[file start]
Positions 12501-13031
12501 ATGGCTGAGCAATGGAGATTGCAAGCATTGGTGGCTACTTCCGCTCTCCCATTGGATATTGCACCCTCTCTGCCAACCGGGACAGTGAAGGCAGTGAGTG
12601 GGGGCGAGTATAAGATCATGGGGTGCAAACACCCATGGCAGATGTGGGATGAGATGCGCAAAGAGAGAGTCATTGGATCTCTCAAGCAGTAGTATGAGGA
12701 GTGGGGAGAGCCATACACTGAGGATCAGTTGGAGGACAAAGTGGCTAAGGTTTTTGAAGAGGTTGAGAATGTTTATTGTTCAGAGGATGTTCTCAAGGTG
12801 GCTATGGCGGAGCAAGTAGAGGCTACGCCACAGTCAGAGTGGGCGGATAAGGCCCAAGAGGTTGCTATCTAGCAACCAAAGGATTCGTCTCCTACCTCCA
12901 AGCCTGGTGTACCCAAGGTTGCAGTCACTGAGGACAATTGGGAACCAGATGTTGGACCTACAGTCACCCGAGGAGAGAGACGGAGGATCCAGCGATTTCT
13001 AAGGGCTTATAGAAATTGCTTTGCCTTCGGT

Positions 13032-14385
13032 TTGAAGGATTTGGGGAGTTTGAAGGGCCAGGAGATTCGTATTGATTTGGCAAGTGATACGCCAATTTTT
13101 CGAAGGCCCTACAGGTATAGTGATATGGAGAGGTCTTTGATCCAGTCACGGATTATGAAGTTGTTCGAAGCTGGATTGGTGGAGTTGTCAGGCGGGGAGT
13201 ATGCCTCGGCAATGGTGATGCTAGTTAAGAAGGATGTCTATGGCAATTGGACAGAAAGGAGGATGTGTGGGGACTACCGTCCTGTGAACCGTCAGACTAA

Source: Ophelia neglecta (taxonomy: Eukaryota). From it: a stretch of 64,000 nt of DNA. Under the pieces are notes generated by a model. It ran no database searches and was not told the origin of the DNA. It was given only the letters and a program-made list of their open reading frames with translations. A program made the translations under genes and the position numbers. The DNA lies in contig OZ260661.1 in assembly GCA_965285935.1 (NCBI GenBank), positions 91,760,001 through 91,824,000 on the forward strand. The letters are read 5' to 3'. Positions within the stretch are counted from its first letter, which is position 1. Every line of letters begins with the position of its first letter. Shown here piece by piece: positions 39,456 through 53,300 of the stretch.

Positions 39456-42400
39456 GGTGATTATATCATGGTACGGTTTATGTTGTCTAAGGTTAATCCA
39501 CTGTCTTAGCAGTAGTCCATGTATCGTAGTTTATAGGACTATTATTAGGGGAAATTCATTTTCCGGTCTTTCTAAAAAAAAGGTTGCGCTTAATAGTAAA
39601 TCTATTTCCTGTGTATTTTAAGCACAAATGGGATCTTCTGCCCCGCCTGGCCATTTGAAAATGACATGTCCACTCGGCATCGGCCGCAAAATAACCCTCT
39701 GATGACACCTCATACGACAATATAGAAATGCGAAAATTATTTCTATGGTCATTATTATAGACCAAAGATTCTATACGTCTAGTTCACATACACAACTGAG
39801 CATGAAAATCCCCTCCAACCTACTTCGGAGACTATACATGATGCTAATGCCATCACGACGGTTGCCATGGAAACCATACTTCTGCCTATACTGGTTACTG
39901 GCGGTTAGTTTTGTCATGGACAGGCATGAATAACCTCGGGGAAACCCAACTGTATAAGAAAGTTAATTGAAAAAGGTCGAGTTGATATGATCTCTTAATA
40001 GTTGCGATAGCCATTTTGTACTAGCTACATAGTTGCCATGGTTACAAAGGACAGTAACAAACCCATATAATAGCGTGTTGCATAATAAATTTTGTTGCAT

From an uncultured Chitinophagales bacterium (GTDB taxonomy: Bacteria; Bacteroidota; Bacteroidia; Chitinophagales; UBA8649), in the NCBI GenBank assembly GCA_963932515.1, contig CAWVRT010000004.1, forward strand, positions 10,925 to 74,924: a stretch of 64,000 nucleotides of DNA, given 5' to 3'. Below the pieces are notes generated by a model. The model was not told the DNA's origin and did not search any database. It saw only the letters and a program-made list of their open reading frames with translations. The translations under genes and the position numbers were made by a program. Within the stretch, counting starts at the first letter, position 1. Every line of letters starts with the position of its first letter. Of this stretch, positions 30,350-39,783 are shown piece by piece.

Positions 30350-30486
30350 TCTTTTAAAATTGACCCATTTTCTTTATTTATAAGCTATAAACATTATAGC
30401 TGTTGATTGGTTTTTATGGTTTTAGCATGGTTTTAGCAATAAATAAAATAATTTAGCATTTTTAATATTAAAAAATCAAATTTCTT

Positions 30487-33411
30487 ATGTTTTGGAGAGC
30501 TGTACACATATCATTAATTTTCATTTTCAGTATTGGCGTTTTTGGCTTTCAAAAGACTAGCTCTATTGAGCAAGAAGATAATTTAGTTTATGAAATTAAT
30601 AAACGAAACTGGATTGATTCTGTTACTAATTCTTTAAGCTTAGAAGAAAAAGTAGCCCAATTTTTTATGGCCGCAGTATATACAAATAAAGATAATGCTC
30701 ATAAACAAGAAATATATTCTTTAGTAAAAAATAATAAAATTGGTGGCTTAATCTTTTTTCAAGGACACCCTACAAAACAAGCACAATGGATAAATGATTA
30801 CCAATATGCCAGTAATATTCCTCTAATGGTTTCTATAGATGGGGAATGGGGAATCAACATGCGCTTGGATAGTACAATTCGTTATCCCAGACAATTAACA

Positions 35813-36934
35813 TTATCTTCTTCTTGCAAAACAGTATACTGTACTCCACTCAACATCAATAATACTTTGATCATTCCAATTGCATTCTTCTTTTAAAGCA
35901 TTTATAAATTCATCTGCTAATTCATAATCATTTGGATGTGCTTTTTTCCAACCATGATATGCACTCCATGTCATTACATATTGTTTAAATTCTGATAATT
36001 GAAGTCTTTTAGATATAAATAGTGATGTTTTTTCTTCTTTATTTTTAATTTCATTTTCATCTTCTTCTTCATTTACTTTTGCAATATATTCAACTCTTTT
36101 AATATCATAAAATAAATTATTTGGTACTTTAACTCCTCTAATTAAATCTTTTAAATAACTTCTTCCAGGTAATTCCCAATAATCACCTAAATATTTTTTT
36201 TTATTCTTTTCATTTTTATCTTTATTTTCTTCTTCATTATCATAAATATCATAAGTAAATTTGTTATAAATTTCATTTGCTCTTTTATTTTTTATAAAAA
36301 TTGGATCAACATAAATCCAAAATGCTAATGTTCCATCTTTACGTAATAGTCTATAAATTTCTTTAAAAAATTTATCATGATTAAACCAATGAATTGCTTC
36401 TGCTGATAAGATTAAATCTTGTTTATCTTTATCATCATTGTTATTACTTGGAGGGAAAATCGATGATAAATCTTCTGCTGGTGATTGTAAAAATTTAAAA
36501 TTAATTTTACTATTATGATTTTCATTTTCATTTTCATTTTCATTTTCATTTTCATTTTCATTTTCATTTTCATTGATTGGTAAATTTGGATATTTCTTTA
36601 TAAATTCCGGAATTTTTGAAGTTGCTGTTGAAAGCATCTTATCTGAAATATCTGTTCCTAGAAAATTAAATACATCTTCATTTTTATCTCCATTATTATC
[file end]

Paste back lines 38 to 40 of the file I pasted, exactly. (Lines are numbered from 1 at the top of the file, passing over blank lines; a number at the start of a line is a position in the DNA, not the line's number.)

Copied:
36401 TGCTGATAAGATTAAATCTTGTTTATCTTTATCATCATTGTTATTACTTGGAGGGAAAATCGATGATAAATCTTCTGCTGGTGATTGTAAAAATTTAAAA
36501 TTAATTTTACTATTATGATTTTCATTTTCATTTTCATTTTCATTTTCATTTTCATTTTCATTTTCATTTTCATTGATTGGTAAATTTGGATATTTCTTTA
36601 TAAATTCCGGAATTTTTGAAGTTGCTGTTGAAAGCATCTTATCTGAAATATCTGTTCCTAGAAAATTAAATACATCTTCATTTTTATCTCCATTATTATC